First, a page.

From announcing the launch of the contest to revealing the winners, an essay contest offers several public relations opportunities. When we developed the concept of a sportsmanship essay contest to help raise the profile of our client New York Sports Connection (NYSC), this is exactly the type of story we were hoping to uncover. The organization, founded by Aaron Finkel, helps parents of young athletes keep track of the hundreds of youth sports opportunities in the City’s five boroughs.
After we announced the winners of the blind judging, Aaron was surprised to discover that one of the finalists, Joseph Bonillo, 12, had overcome great odds just to speak and write, much less play sports. As we noted in the press release we wrote,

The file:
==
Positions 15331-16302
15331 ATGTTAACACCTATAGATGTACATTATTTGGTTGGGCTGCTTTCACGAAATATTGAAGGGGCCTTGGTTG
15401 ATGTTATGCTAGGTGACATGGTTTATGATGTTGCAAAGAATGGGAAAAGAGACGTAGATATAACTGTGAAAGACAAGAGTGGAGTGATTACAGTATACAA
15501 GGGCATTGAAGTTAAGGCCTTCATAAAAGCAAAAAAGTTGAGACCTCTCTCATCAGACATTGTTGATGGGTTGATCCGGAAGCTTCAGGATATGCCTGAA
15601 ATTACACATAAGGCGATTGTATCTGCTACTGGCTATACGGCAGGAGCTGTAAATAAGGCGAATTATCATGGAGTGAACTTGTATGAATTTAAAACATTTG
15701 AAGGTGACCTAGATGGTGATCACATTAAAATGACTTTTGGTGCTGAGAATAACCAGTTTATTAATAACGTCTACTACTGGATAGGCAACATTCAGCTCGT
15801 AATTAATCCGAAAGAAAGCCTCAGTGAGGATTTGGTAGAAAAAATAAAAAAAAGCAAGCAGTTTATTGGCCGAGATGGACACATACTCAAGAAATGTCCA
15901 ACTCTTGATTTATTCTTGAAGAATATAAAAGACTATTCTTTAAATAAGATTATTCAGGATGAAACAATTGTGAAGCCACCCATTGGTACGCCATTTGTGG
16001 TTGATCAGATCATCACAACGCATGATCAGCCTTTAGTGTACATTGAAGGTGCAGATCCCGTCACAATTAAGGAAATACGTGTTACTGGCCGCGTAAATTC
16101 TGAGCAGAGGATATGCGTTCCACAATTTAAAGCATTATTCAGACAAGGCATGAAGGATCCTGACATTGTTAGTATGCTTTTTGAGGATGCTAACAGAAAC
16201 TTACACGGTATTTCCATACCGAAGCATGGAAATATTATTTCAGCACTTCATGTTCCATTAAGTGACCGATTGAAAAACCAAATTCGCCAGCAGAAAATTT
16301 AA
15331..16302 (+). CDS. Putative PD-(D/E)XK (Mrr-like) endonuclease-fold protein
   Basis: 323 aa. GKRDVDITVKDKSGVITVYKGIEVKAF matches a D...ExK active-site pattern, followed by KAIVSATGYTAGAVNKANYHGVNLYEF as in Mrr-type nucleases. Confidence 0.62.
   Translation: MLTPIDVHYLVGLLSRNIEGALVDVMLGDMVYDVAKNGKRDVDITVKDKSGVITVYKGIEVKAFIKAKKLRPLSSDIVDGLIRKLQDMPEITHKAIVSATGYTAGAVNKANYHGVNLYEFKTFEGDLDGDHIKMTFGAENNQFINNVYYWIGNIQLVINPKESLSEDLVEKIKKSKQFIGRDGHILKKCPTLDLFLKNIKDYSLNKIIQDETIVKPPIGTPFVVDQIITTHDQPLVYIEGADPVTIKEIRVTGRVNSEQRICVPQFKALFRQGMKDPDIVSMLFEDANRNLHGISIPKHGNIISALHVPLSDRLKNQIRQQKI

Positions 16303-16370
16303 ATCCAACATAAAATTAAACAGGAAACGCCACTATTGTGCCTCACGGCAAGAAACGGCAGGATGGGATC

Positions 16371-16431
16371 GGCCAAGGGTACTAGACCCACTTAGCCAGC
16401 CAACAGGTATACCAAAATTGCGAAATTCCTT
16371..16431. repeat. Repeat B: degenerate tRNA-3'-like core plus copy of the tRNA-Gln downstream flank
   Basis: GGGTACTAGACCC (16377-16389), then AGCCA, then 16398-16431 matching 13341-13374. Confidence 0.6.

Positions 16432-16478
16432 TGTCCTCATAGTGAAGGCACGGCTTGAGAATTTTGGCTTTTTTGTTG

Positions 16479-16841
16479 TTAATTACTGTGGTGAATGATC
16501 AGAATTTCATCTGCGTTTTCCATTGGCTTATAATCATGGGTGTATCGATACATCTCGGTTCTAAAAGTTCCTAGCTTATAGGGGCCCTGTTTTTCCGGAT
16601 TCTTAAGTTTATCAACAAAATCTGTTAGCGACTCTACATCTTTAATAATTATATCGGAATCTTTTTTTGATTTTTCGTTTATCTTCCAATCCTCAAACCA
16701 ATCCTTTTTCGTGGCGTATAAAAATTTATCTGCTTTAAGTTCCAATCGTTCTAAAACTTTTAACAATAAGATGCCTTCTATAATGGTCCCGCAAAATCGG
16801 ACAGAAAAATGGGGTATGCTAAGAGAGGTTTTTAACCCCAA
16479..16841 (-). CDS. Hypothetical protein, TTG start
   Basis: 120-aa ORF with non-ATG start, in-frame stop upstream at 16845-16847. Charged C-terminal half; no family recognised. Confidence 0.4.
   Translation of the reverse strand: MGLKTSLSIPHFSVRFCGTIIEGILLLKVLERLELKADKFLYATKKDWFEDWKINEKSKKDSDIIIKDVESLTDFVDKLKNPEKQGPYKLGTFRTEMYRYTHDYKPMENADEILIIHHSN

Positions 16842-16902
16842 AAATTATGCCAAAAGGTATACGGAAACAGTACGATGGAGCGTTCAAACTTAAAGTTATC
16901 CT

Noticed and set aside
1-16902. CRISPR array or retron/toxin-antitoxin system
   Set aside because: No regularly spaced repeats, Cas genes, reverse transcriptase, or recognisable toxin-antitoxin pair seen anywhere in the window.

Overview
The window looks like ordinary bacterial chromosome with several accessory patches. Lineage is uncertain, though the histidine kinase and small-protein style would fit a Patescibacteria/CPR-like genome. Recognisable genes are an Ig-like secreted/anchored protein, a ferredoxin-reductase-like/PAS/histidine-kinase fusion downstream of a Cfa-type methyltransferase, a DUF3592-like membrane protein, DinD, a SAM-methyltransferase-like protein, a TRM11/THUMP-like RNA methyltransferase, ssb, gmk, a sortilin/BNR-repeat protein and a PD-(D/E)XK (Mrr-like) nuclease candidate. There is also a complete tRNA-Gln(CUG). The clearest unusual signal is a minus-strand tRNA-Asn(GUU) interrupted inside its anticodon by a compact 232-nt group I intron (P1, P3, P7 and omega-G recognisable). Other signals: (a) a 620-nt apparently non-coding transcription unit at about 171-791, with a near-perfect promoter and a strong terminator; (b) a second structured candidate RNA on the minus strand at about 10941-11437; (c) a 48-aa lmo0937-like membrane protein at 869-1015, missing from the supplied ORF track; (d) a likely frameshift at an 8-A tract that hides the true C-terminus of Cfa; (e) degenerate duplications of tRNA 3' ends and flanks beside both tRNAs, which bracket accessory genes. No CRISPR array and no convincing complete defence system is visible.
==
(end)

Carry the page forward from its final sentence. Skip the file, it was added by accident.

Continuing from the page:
Joseph was born with agenesis of the corpus collosum (ACC), a rare birth defect in which the two halves of the brain are not connected to each other because the band of nerves called the corpus collosum doesn’t form. His mother, Michelle Boniello, was told after his premature birth that children with his condition may not survive their first birthday. “If they do, they may not develop normally—may not walk, talk, or smile,” she adds. “Many have intellectual impairments or seizure disorders.” But the Bayside resident has beat all odds to become a good student, an avid bowler and baseball player who wants to be a professional bowler when he grows up.
With our help, Joseph’s inspirational story—and his visit to the studio of sports talk radio host Craig Carton, one of the contest judges—attracted the attention of his local newspaper. “Bayside boy who prevailed against a deadly brain disorder is now a finalist in an essay contest” appeared online and in the print edition of the newspaper the week after Joseph’s accomplishment was announced in our press release.
In this PR win, both New York Sports Connection and young Joseph got the recognition they richly deserve.